by Ted S. McGregor Jr. & r & & r & & lt;span class= & quot;dropcap & quot; & T & lt;/span & his week, with the NCAA Men's Basketball Tournament in Spokane for the second time, the Inland Northwest gets another moment in the national spotlight. (And only two months after hosting the U.S. Figure Skating Championships.) With not one but two local teams in the competition, and with the excitement of our own games here at the Arena, you can't help but feel good about living here.
How'd we do it? The short answer is that we built the Arena. We voted to spend public money to add infrastructure to our city -- one of the basic functions of any government. And that investment has paid off, as we are seeing this week. But there's a funny dynamic behind this kind of progress: Everybody loves it now, but nobody wanted to pay for it when the idea first came up.
Before Spokane hosted the World's Fair in 1974, the public rejected a plan to pay for it. (A different plan was created later that didn't require local support.) But after Expo '74, you couldn't find anyone who would admit to having opposed it. Fast forward to the late 1980s, and we had a similar effort underway to replace the atrocious Spokane Coliseum. Again, predictions of what a new venue could do for the local economy were ignored as voters gave it the big thumbs down.
But as with Expo, supporters of the plan did not give up. After more failures with voters, the state legislature (via the late Jim West) created favorable funding mechanisms, the city and the county worked together, and finally the public supported the plan. In 1995, the Spokane Veterans Memorial Arena opened, and today you can't find anyone who ever thought it was a bad idea.
& lt;span class= & quot;dropcap & quot; & B & lt;/span & eing skeptical about public projects is good citizenship, however. Usually proposals improve the more they get taken apart. Voters should be hard on any plan to spend their money. The key for those who believe strongly in the plan -- from world's fairs to new arenas -- is not to give up. And that's what's so depressing about the idea for a light rail line that has been percolating in Spokane County over the past decade.
After a pair of last-minute, confusing ballot measures were defeated in November, the people investigating the need for light rail seemed ready to give up: "The people have spoken."
No, the people were just not convinced.
Light rail as an economic development tool is being proven in city after city, from Salt Lake City to Portland to Seattle. The proposal for Spokane -- to start, an east-west rail from downtown to Liberty Lake -- would spur 12,000 housing units near the stations and create more than $500 million in economic impact, according to a 2006 report. It's also eco-friendly, as we look to lessen our dependence on foreign oil and find ways to stop pumping single-passenger automobile emissions into the air.
Viewed in light of the fight to build the Arena, November's light rail vote should have been taken as just one stop on the journey. (And in fact the vote was only to secure right-of-way land and to study the plan further.) But that's not how it was handled. In fact, it's hard not to question whether the Light Rail Steering Committee (made up of local citizens and elected officials) was setting this up to fail. They couldn't decide on the approach until late in the game, which put Citizens Looking Forward (the group that formed to back light rail) way behind. They also ran the ballot measures on a crowded November ballot, with lots of national issues dominating the news. Ultimately, Citizens Looking Forward spent almost nothing on what could be the next big thing for this region. If this wasn't set up to fail, it has to be the most pathetic attempt at passing a major public initiative that Spokane has ever seen.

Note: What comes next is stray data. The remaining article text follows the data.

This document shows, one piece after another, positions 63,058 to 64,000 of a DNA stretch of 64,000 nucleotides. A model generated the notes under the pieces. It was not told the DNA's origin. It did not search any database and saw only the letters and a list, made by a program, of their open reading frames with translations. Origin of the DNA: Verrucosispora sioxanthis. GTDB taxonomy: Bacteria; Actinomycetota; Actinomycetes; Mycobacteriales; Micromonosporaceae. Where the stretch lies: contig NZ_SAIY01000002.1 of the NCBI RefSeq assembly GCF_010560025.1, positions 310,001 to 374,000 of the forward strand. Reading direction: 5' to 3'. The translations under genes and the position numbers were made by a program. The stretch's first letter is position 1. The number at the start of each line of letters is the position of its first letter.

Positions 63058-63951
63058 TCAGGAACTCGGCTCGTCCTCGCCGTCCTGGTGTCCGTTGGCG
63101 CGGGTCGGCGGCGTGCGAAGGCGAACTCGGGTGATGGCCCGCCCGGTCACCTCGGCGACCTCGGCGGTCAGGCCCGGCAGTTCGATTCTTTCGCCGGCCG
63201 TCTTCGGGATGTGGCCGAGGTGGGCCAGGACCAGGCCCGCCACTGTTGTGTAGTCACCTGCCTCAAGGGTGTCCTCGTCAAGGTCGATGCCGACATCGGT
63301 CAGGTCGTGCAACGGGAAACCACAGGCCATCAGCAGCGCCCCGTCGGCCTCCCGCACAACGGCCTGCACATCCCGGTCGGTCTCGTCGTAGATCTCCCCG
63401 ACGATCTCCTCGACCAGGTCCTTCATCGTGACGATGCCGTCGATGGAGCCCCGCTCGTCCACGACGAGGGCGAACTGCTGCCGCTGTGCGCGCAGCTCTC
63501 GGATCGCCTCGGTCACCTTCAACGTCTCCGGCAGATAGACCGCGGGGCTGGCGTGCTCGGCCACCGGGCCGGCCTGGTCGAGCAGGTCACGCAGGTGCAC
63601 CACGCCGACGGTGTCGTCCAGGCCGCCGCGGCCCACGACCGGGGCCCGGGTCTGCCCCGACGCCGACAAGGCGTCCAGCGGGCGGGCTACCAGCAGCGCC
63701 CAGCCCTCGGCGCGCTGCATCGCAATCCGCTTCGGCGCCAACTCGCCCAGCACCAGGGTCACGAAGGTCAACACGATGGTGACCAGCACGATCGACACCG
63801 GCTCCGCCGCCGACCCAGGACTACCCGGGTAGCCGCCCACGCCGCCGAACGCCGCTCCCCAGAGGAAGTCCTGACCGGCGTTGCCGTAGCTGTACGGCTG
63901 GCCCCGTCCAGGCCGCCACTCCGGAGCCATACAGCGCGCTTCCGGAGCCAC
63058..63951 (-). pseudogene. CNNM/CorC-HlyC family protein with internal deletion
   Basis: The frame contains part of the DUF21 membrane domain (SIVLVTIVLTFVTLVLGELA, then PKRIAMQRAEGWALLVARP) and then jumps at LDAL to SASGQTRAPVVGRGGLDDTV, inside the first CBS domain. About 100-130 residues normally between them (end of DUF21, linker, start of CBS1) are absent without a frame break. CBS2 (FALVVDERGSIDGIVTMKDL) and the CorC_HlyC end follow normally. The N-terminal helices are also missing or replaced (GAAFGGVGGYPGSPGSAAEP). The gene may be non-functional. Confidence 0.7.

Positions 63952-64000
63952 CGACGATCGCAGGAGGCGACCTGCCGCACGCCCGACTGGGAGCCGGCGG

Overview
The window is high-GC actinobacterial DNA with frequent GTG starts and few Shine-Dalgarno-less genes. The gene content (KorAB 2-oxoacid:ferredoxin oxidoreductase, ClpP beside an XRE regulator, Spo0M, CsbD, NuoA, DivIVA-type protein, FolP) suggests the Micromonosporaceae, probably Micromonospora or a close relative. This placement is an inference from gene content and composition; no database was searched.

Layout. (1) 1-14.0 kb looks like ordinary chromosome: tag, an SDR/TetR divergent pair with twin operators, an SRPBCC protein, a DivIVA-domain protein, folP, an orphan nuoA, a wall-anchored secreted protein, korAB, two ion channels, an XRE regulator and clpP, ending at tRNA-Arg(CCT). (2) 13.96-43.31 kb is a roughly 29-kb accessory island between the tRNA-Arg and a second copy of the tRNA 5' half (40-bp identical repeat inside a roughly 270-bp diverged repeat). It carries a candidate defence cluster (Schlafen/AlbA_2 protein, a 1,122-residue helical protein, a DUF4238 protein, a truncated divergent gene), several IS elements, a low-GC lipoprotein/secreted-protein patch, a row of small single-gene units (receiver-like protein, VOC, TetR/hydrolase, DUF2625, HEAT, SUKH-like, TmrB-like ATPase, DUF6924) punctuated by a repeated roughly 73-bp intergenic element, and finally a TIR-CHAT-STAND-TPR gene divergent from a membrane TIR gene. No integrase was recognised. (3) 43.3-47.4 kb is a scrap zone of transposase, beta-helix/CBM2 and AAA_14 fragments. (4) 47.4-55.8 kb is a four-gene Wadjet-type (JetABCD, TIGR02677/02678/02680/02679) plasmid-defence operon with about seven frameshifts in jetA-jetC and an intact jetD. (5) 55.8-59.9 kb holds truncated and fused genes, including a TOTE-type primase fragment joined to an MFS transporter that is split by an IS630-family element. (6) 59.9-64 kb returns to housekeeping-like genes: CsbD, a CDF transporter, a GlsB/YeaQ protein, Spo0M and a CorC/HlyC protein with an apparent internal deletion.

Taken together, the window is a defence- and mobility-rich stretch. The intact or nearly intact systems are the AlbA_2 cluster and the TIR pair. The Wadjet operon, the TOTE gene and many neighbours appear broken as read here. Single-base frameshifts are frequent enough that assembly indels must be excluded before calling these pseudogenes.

Next time -- if there is a next time -- a more focused campaign, with better funding, needs to emerge. And as with the Arena, failure should not be taken as a final answer. If it's the right thing to do -- and light rail is, to me, a no-brainer to pursue -- the conversation must continue, and solutions will emerge.
& lt;span class= & quot;dropcap & quot; & A & lt;/span & t least one person is not giving up on light rail. Spokane Mayor Dennis Hession has dusted off an existing plan for a smaller streetcar system that could service Spokane's core. The city has secured outside funding to have the concept studied further, not just for where it should go, but also how to pay for it.
Transportation -- moving people -- is the lifeblood of any economy, and Hession predicts that Spokane would build on its growing prosperity if you could get on a streetcar at Gonzaga and ride it to within a block of River Park Square -- or to the hospital district. Or, if you're an NCAA fan, you could hop on outside the Arena after the game to get back to your room at the Davenport. Abandoned buildings located near the streetcar stops could be renovated with new downtown housing. Fixed-rail streetcars -- ironically, the very way Spokane got around in the early 20th century -- have a certain urban cachet that buses have never quite achieved, and streetcar ridership is strong in cities where they have been added.
As the Spokane-to-Liberty Lake line languishes, a smaller streetcar system could do what Citizens Looking Forward seemed unable to do -- prove the value of light rail. (And it would also give Spokane's project new numbers to share with state and federal funding agencies; currently they have to rely on bus ridership as proof of how many people might ride a future light rail line.)
As the Spokane Arena hosts fans from Texas, Oregon, Southern California and Notre Dame Nation, we can see how basic infrastructure decisions can make a huge difference. We just need to remember that when it comes to light rail, too.